Again, Senator O'Neill clearly didn't hear my third great myth being peddled by Labor. I'll repeat that again for the benefit of those in the chamber. It has been claimed by Labor—again, repeated now—that wait times for letters will more than double, from three to seven days. That is not true. Mail speed standards for regular interstate letters—
Direct relevance: we can repeat the question if the minister didn't listen the first time. We are referring to an answer given by Senator Colbeck, where he indicated that this policy response was a response to COVID-19, and we've asked the minister to guarantee that Australia Post has not sought similar arrangements pre-COVID-19.
On the point of order: the quotation asserted from an answer last week did refer, I believe, to lengthening times of delivery. The minister is in order if she is addressing that particular point, because that is directly relevant, because it was part of the quotation. Senator Reynolds.
I say again that you've claimed there will be an increase in wait times for letters from three to seven days. This is not true. Mail speed standards for regular interstate letters, which is mail travelling around our country, have not changed.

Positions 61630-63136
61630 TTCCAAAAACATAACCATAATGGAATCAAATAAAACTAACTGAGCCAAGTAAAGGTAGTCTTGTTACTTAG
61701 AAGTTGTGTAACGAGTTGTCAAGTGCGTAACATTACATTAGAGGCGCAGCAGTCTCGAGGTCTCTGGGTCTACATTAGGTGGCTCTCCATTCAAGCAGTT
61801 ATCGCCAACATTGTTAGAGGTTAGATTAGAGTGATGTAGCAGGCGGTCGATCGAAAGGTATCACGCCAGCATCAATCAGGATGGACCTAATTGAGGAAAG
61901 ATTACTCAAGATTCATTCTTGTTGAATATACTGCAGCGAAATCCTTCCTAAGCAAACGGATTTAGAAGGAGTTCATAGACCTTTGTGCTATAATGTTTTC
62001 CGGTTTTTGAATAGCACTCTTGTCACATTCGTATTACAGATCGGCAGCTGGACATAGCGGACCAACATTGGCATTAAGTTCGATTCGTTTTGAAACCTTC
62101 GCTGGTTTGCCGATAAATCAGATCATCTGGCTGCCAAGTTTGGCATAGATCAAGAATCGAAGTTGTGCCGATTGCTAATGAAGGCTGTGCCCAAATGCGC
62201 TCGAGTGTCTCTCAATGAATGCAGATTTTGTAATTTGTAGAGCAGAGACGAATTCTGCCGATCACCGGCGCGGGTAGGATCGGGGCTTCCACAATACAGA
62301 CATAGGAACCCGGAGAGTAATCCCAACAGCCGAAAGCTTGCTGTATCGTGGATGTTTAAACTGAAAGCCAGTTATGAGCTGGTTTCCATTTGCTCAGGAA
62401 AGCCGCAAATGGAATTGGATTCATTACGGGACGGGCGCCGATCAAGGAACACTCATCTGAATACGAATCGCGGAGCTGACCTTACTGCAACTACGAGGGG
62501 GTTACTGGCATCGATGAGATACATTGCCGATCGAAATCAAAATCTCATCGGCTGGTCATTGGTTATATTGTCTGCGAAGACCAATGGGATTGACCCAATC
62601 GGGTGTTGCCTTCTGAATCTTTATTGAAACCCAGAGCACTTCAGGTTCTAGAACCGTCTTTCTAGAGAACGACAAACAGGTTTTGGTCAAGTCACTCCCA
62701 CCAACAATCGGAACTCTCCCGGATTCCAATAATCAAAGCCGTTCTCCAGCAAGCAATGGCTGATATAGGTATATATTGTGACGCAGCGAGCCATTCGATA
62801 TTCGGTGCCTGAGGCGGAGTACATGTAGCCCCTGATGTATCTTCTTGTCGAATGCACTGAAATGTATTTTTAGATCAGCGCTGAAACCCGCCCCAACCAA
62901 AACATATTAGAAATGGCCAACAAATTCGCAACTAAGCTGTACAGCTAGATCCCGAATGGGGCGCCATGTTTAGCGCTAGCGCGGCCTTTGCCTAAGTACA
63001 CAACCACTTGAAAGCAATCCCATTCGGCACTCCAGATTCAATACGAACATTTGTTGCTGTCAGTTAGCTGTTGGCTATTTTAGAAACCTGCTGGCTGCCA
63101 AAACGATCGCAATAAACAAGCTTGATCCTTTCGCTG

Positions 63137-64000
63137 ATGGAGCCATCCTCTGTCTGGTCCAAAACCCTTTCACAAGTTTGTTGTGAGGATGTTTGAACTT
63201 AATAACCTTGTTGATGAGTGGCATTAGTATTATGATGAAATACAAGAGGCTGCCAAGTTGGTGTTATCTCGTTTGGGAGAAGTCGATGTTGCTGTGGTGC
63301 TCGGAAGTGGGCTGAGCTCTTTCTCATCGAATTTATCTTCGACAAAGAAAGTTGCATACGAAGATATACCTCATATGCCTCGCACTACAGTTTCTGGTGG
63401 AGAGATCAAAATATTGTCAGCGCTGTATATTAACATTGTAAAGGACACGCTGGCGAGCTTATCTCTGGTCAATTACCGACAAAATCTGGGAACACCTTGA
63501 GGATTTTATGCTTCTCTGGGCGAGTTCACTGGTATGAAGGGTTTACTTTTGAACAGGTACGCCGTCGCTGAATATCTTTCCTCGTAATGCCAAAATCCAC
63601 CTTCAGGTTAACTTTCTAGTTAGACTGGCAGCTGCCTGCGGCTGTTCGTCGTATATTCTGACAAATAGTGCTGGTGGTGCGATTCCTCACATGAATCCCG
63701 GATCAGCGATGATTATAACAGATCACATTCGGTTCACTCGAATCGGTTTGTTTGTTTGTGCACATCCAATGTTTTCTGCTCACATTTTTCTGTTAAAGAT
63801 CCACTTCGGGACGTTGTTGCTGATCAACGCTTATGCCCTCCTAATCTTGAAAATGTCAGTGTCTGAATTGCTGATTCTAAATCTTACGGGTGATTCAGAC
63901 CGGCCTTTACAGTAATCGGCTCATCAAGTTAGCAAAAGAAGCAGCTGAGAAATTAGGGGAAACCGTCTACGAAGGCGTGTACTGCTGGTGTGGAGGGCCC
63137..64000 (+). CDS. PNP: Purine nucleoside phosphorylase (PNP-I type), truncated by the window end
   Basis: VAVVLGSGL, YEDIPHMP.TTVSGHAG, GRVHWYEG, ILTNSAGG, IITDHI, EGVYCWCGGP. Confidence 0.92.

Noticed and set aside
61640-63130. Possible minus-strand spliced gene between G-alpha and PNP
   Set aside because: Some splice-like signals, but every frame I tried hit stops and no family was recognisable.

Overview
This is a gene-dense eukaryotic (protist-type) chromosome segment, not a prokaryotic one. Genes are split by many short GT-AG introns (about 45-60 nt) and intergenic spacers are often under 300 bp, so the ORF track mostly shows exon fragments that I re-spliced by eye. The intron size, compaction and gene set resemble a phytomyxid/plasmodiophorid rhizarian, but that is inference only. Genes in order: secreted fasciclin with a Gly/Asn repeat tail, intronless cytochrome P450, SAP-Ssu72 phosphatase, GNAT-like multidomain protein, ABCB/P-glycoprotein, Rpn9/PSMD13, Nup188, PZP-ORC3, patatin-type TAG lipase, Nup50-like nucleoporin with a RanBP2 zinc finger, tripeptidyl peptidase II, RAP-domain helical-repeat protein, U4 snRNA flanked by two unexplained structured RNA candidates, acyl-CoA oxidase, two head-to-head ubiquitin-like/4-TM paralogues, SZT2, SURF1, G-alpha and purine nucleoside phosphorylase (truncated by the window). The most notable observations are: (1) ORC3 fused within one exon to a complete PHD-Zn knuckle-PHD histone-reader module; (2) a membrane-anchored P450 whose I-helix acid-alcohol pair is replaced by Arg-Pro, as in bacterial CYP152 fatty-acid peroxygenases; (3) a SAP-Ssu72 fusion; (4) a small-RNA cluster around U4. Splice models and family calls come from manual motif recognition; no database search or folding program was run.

We've heard a lot from Senator Reynolds about my hearing capacity; I want to say it's pretty good. Senator Reynolds has not heard the first part of the question. Clearly, it was Senator Colbeck who told the chamber that the government's proposal to double letter delivery times for many Australians was in response to COVID-19. It was Senator Colbeck who made that fact known.
Senator O'Neill, you are going to the substance of an answer. I cannot instruct a minister how to answer. If the minister is talking about a claim that was made in a quotation you've used in your question, she's being directly relevant. Senator Reynolds.
Thank you very much, Mr President. I think I've now made the point for the fourth time that there have been no changes—no changes, no changes, no changes, no changes! As my colleague Minister Fletcher said, Labor is again resorting to its usual by-election tactics of whipping up a baseless scare campaign for those in aged care and in Eden-Monaro (Time expired)